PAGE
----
Tyler and I take a break from taking pictures to play soccer.

Tyler and I take a break from taking pictures to play soccer.

For those of you who followed the blog last year, you might recognize this bag. Many of the students still carry around their bags that we gave them last year.

For those of you who followed the blog last year, you might recognize this bag. Many of the students still carry around their bags that we gave them last year.

While Tyler and I played soccer, I handed my cameras over to Rene, and subsequently Ciara, who continued to document not only the game but also the rest of the activities that both the younger grades as well as female students were participating in. Among those many activities was Ciara teaching students how to play tic-tac-toe, Rachel playing music on her iPad while students surrounded her and danced, a prolonged meeting with Martin, small-sided soccer games with a ball made from plastic bags, and many others.  
Ciara teaches students how to play tic-tac-toe.

Ciara teaches students how to play tic-tac-toe.

The female students could not get over Rachel's hair and finally decided that they needed to touch it.

The female students could not get over Rachel's hair and finally decided that they needed to touch it.

While all this was going on, the other group that was visiting the sister school was having quite the adventure of their own. Dwansenga is a school that was built slightly after Dwankhozi and which DH has given some assistance in the past (however not to the extent of Dwankhozi). While there, the group met with the headmaster, members from the PTA, the teachers, students, and some community members. The headmaster gave the group a tour around the school grounds, showing them their main buildings, the building that DH funding helped to complete, and the classrooms that their students spend each and every day inside of.  
A school nearby Dwankhozi that Laurie, Beth, Donna, and Becka went to visit today.

A school nearby Dwankhozi that Laurie, Beth, Donna, and Becka went to visit today.

Laurie and Donna meet with the headmaster of Dwansenga Primary School.

Laurie and Donna meet with the headmaster of Dwansenga Primary School.

While not nearly as developed as Dwankhozi, Moses correctly pointed out that the school does a wonderful job utilizing the funds that it has received from DH, as shown by the now completed building on the school grounds. This is a perfect example of how well the fundraising that DH has done in the past has made a massive difference in the lives of students and teachers here in Zambia.   Prior to their departure from the sister school, Laurie was presented with a chicken, which is a sign of great respect in the community. While Laurie will keep the chicken with the Masala family, it was touching to know the amount of respect that the community has both for Laurie and DH as a whole for the work that they have done to help Dwankhozi, Dwansenga, and the surrounding community.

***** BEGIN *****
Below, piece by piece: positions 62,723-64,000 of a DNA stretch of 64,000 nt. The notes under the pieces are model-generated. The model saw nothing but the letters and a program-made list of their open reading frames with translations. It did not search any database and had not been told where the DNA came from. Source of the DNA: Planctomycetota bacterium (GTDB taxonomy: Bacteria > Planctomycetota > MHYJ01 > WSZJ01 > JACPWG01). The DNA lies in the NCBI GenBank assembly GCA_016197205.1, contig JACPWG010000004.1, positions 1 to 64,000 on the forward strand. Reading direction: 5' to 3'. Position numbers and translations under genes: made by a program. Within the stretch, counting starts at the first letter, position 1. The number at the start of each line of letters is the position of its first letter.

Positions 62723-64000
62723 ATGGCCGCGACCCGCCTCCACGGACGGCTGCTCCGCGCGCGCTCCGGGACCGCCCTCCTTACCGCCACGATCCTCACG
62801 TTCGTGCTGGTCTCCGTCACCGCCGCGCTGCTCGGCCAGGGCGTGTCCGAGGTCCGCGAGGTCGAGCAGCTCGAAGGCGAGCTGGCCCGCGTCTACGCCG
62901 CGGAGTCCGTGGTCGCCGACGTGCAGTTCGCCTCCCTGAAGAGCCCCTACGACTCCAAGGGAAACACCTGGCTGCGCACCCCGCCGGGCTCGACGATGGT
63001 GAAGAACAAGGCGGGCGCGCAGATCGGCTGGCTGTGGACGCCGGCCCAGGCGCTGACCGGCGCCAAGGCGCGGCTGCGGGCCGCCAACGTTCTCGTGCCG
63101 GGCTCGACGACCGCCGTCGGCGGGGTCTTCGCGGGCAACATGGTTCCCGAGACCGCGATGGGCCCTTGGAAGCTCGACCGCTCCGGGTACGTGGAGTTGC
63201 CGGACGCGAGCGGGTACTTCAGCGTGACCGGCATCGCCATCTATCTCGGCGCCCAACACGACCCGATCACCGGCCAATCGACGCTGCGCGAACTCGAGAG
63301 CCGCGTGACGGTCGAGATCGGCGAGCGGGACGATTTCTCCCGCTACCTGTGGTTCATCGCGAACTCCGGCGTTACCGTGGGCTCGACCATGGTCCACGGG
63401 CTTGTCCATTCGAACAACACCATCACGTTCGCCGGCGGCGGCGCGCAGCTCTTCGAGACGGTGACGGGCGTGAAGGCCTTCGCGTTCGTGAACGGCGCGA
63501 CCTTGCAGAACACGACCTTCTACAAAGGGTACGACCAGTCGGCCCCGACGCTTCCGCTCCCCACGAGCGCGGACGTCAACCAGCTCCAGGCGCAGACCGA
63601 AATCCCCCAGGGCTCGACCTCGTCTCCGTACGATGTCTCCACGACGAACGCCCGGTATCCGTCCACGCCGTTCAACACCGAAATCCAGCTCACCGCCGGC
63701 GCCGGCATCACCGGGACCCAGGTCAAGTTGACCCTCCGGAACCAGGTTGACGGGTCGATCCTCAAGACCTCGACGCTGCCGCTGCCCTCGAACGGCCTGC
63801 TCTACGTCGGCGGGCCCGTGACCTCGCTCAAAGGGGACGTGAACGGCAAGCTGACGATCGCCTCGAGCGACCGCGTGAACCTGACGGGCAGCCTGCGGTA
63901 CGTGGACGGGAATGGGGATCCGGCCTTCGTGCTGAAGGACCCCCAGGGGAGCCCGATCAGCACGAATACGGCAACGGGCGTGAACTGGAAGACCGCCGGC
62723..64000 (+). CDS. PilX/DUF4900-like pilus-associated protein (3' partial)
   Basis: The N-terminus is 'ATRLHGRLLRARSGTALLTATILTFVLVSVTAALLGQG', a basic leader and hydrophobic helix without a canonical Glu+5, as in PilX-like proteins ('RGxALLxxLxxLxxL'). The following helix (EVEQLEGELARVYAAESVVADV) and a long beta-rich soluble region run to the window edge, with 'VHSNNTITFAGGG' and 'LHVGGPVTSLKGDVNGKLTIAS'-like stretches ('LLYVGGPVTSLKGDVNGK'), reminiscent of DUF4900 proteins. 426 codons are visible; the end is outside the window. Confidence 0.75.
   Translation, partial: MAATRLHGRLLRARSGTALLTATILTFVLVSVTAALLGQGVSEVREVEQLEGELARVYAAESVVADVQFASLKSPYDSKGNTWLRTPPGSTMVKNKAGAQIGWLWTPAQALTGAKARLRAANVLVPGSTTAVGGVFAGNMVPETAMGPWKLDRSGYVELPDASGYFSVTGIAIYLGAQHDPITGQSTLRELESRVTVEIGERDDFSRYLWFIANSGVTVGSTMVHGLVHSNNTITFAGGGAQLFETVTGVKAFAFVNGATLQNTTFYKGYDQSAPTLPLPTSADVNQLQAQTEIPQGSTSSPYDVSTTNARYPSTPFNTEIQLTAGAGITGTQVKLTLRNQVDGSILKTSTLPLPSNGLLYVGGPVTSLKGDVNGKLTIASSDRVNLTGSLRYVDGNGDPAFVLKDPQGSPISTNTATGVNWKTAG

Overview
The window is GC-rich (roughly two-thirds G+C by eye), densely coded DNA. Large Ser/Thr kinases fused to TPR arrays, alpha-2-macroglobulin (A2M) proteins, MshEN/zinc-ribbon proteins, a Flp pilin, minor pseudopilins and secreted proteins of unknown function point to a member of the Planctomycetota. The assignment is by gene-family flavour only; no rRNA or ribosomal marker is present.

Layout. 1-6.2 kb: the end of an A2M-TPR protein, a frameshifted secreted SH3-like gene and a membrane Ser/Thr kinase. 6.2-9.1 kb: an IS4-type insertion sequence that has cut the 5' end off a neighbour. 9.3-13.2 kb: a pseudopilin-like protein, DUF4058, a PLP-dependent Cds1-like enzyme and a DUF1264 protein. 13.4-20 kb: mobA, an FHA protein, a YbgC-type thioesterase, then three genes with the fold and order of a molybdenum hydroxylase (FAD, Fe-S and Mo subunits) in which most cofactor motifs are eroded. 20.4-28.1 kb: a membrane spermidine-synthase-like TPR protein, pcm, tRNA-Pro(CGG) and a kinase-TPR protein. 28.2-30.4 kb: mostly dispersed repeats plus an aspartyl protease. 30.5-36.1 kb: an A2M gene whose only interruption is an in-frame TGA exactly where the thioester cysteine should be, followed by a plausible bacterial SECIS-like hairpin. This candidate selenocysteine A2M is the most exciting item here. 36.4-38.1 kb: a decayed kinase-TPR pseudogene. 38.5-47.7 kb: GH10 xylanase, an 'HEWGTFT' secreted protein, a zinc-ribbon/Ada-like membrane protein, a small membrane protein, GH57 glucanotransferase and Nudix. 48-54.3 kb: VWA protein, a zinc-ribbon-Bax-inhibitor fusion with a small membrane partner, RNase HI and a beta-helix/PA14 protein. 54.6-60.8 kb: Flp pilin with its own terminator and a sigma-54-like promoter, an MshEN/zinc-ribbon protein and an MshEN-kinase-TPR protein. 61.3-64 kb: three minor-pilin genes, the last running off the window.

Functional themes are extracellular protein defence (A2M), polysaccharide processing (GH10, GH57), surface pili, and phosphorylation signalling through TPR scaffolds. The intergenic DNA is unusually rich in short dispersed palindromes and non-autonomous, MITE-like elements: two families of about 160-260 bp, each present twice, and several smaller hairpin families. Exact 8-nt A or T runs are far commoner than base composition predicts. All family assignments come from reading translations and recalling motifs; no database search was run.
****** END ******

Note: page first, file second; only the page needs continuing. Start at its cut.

Laurie is presented with a chicken as the group prepares to depart Dwansenga.

Laurie is presented with a chicken as the group prepares to depart Dwansenga.

After the group arrived back at Dwankhozi and the soccer game finally wrapped up, Joe rode on an ox-driven cart, we made some final connections with the children – who were all at school far later than normal due to our visit – and eventually made our way back to the van.  
Joe couldn't help but hop in the cart that brought supplies to the school.

Joe couldn't help but hop in the cart that brought supplies to the school.

You may have noticed that the blog is slightly later tonight than normal. This is due to our late departure from Dwankhozi and our dinner which took even longer than normal. Amazingly, about half of our group is staying up until midnight in order to watch the US world cup game, so let’s hope that the US makes it worth our while.  
Thank you to Jack Leary for your fundraising. We gave the camera and adapter to the teachers today, and they couldn't be more excited.

Thank you to Jack Leary for your fundraising. We gave the camera and adapter to the teachers today, and they couldn't be more excited.

As an aside, please accept my advanced apology for not being able to write tomorrow’s blog. Rene and I are actually going to stay in a village with a family in order to hopefully get footage which will be used in future videos for DH. Because of this we will not have internet, or lights for that matter. So the next time you hear from me will likely be on Thursday.   Wish us luck! Cheers, Ryan  

Our First day at Dwankhozi

The time we have all been awaiting has finally arrived – our first day at Dwankhozi Basic School. It was a jam-packed day, so get ready for quite the update… First of all, as I mentioned in my last post, last night was a very special dinner. Along with Moses, Idah, and Maurice Masala, we were joined by 18 teachers, PTA members, and volunteer teachers from Dwankhozi. The room felt small prior to their arrival, but once our guests showed up, we were hard-pressed to find space. However, what the room lacked in free space, it more than made up for in delightful conversation. Our group was interspersed across four tables that were evenly divided between the Seattle visitors and our Dwankhozi guests, so everyone got a chance to get to know a new group of people.
Here is our group along with 18 teachers and PTA board members prior to our first visit.

Here is our group along with 18 teachers and PTA board members prior to our first visit.